Facebook debuts a new way to recover a locked account
OAKLAND—Facebook security engineer Brad Hill knows what it’s like to get locked out of one of your dozens of online accounts. He’s received that email that asks him to click on a link to reset his password. And he knows that fake account recovery emails are used to attack unsuspecting consumers.
Hill’s response to that type of phishing message is called Delegated Recovery.
“It’s a problem I’ve been thinking about for a really long time,” he says—at least five years, long before he started working for the social-networking behemoth. Emailed phishing attacks are a serious problem, having shot up 250 percent from October 2015 to March 2016, according to an Anti-Phishing Working Group study.
Delegated Recovery, which Facebook debuted on Monday in conjunction with online software repository GitHub at the annual Engima Conference here, creates a new way to link accounts so that you can use a major online service provider such as Facebook to regain access to a locked account at a smaller service such as GitHub.
“We do that in a way that Facebook never learns who I am at GitHub, and GitHub never learns who I am at Facebook. It’s really designed to be privacy-friendly,” he says. “That means we’re not limited to email as your identifier.”
Delegated Recovery has the potential to change how people get back into accounts that have been locked for security reasons, such as typing in the wrong password too many times. It takes an account that is already presumed to be trustworthy—Facebook is already used by millions as the de facto account username and password for non-Facebook accounts—and uses it to unlock one of your non-Facebook online services.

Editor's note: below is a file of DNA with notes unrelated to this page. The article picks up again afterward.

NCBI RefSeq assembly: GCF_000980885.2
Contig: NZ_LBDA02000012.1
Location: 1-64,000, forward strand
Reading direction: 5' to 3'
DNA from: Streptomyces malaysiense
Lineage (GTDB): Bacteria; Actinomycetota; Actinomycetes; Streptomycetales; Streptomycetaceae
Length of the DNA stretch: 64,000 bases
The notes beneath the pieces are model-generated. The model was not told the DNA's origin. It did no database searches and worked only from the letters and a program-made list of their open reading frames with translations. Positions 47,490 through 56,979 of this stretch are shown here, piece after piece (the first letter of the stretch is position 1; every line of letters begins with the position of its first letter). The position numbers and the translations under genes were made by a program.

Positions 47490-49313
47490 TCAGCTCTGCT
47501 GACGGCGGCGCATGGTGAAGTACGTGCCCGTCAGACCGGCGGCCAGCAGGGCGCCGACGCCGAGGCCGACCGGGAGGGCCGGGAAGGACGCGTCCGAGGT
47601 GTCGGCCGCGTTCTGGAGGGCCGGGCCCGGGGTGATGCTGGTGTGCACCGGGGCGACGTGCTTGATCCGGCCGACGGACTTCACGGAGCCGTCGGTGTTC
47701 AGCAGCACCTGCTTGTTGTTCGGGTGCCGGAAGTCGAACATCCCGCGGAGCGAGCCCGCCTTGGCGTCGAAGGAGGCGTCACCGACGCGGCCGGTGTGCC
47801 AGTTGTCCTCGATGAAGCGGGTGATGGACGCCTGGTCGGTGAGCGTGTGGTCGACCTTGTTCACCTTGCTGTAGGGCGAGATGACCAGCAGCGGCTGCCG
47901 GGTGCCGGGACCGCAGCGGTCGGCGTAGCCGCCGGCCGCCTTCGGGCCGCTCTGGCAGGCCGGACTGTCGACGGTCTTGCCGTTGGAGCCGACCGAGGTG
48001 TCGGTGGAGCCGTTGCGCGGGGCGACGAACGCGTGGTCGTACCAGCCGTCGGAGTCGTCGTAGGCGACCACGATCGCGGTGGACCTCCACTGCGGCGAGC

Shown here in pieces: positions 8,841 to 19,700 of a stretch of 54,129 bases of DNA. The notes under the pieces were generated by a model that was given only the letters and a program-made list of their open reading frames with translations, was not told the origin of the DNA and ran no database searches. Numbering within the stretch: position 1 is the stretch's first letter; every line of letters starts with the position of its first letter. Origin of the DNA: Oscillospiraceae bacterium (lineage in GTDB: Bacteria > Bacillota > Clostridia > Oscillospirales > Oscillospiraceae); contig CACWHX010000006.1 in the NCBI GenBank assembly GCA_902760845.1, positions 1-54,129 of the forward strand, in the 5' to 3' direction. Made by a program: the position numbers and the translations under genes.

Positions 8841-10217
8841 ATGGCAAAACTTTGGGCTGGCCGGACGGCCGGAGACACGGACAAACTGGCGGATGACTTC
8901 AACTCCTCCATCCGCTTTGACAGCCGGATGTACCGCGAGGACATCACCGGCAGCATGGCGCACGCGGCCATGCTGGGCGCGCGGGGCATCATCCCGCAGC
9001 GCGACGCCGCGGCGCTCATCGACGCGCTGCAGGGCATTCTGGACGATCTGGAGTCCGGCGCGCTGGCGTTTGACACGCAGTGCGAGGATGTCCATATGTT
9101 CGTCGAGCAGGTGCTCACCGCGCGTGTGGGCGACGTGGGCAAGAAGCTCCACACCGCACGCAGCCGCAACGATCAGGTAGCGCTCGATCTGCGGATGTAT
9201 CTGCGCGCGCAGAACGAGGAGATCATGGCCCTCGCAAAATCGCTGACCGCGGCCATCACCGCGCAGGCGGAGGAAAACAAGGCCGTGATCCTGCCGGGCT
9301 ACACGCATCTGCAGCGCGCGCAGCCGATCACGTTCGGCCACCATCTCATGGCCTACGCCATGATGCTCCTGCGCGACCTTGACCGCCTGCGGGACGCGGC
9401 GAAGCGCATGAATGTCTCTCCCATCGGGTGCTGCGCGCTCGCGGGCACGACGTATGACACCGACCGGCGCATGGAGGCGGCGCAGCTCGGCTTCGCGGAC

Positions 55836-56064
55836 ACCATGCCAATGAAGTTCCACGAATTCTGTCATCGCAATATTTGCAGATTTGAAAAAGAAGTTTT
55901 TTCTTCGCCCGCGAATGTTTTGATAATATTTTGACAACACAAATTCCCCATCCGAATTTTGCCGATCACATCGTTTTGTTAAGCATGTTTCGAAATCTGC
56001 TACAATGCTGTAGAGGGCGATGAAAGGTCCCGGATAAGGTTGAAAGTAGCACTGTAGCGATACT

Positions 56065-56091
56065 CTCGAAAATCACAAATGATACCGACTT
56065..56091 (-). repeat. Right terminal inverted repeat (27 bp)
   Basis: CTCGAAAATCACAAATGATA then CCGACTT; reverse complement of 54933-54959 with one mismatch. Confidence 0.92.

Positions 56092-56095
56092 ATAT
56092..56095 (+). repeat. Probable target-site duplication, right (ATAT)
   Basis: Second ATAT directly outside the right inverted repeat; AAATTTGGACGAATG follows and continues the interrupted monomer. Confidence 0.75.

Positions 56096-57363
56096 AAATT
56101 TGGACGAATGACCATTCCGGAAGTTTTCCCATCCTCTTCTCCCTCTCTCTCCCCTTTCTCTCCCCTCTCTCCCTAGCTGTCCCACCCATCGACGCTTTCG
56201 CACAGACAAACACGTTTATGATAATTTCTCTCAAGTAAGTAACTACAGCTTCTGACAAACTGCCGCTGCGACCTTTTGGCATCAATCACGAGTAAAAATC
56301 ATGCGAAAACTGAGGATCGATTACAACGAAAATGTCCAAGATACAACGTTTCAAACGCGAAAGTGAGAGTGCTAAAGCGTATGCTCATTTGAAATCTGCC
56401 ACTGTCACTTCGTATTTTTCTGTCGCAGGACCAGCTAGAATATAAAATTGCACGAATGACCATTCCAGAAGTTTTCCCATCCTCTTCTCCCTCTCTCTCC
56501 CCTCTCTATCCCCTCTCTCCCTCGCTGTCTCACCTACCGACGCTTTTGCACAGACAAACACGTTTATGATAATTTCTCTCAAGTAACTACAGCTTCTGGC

The feature saves a piece of computer code to your Facebook account that identifies your GitHub account as belonging to you, but it’s encrypted so that Facebook can’t read it. Personal information isn’t shared from this token to GitHub, either, preserving user anonymity.
When you initiate an account log-in recovery, Facebook sends the token over an encrypted connection to GitHub to unlock your account. It doesn’t require receiving text messages that have log-in codes, answering secret questions, or clicking on easily faked emailed links.
With Delegated Recovery, losing your phone is no longer a barrier to unlocking a locked small account, “even a year later,” Hill says. And at some point, Hill plans “to offer the ability for people to use other accounts, such as a GitHub account, to help you recover your access to Facebook,” he wrote in a Facebook blog post.
Neil Matatall, a security engineer at GitHub who led the team that integrated Delegated Recovery starting last September, says that while it took some effort to get the new technology to work right, it should get easier as more companies use it.
Delegated Recovery “requires a small amount of expertise or experience,” he says, adding that eventually, “we want it to be a drop-in solution for almost anyone.”
The project is open-source so that anybody can see and work on its code, Matatall and Hill say. It also allows others in the security community to vet the encryption used to protect user privacy, and it encourages adoption by other companies. Specifically, Matatall says, he’d like to see Google support Delegated Recovery for GitHub (and others).
“As long as we get the big players in the industry to adopt this, it’ll help push it forward,” he says.